Maybe this question doesn't go too far, but when reading about liquid metal type materials like those that can harden with electricity or magnetism, I was kind of thinking of something there. For those who have read through stuff about developments in smart materials, is there a known material that could be made to harden and flatten like some kind of shield or harden and extend to a sharp point?

  • $\begingroup$ No. Maybe just maybe I'll be able to gather enough references for an answer, but proving existence is easier than proving non existence. $\endgroup$ – Mołot Mar 15 '17 at 18:51
  • $\begingroup$ I don't know if you could build it into a "body suit", but the right mix of corn-starch and water makes a substance that's hard when you hit it quickly (someone punches you), but soft when you stir it (you slowly walk away, unbruised). $\endgroup$ – FumbleFingers Mar 15 '17 at 18:52

That is not a great idea. If your enemy has access to the same technology they probably can send another current at contact and destabilise your shield/blade, making them useless. It is probably easier to cause the material to return to liquid than to keep it in shield form so unless you are using it against someone you know doesn't have the technological level to do it you are giving the enemy an advantage.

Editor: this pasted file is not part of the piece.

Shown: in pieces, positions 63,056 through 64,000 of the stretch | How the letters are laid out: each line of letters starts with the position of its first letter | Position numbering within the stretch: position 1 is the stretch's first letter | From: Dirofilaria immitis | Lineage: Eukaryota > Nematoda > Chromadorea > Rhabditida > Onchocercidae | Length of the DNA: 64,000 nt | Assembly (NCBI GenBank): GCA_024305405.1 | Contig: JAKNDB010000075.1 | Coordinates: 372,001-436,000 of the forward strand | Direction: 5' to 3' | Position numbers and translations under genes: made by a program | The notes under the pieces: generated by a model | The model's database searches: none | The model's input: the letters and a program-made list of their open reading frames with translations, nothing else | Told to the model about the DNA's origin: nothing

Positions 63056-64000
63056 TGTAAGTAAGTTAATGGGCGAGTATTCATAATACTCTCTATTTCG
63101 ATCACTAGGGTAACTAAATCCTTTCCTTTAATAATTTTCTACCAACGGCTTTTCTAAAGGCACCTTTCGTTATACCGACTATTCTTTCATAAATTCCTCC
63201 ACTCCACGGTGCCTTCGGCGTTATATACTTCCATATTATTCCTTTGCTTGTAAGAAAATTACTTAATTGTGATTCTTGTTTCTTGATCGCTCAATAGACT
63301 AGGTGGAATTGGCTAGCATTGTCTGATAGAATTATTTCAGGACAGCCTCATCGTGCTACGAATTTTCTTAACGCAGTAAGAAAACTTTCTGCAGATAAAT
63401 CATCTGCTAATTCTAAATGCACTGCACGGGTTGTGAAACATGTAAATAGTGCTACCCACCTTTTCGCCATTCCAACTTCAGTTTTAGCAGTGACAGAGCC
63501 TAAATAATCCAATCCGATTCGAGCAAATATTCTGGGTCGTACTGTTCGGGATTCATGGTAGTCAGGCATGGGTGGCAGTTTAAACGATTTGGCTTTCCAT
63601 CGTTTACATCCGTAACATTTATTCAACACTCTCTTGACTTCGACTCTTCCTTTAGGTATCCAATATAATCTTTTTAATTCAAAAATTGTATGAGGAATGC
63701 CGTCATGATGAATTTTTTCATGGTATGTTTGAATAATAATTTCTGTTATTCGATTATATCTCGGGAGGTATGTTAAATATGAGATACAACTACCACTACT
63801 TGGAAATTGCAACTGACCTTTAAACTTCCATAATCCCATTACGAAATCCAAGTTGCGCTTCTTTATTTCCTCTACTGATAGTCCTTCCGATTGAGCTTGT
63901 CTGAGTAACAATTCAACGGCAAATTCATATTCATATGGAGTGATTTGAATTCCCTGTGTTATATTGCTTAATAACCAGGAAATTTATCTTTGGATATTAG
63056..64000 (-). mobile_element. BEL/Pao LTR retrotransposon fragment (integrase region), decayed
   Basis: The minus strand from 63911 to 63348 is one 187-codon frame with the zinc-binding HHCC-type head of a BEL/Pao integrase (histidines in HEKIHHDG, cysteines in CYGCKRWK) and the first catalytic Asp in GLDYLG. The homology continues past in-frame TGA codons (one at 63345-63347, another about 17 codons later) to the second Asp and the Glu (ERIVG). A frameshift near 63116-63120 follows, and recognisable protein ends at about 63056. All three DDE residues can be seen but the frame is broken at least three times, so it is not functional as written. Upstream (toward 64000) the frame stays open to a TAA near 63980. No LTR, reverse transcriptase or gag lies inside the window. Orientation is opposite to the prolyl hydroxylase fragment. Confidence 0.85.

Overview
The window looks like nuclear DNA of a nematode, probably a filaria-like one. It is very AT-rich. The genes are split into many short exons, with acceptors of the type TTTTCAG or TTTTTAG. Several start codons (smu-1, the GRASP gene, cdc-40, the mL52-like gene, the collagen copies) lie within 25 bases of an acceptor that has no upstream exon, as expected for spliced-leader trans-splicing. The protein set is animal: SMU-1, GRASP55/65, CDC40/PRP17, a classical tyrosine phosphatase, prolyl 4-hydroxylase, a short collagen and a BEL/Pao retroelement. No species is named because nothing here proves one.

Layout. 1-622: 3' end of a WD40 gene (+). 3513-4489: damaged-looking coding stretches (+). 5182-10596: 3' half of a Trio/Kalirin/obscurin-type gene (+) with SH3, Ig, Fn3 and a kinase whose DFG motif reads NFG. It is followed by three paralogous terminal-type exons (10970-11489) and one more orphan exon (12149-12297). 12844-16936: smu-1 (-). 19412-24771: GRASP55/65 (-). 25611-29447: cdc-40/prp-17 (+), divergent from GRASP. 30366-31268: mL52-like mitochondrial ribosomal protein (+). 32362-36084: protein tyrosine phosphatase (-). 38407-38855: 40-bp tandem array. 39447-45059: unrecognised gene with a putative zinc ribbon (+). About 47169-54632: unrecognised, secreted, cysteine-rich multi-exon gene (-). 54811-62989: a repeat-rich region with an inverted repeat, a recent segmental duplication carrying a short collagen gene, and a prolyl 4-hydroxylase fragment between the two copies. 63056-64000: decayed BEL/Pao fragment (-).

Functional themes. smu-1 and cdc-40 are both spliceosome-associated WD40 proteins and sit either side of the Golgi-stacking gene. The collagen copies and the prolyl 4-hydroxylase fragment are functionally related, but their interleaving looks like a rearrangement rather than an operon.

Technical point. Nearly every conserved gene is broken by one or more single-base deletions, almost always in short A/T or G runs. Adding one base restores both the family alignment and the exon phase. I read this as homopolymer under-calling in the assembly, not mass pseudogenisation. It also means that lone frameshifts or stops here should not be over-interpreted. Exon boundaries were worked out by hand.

• $\begingroup$ Or perhaps more comically, render your sword/shield hardened in an inconvenient shape, like the form of a red balloon inflated in the shape of a kitten. $\endgroup$ – Cort Ammon Mar 15 '17 at 19:07
  • $\begingroup$ All you need to stop the T-1000 is a car battery, a few yards of copper cable and a little bit of know how. $\endgroup$ – ThreeLifes Mar 15 '17 at 19:07

For shields it would likely be doable with a magnetic, non-newtonian fluid.

The magnetic part would let you manipulate the shape a bit, although probably only to keep it stuck to the surface of some rigid material unless you have really good field control and a lot of power to spare.

Non-newtonian fluids are basically like silly-putty. They flow to some extent under slow, constant pressure, but harden if struck sharply. Some of the newest body armour today uses them to allow flexibility, while still hardening during an impact to be almost as strong as a traditional strike plate. Modern armour does it by saturating an absorbant, carbon-fiber mesh with the fluid rather than magnets, but compact power sources and precisely controlled electromagnets wouldn't be a ridiculous thing to find in a sci-fi setting.


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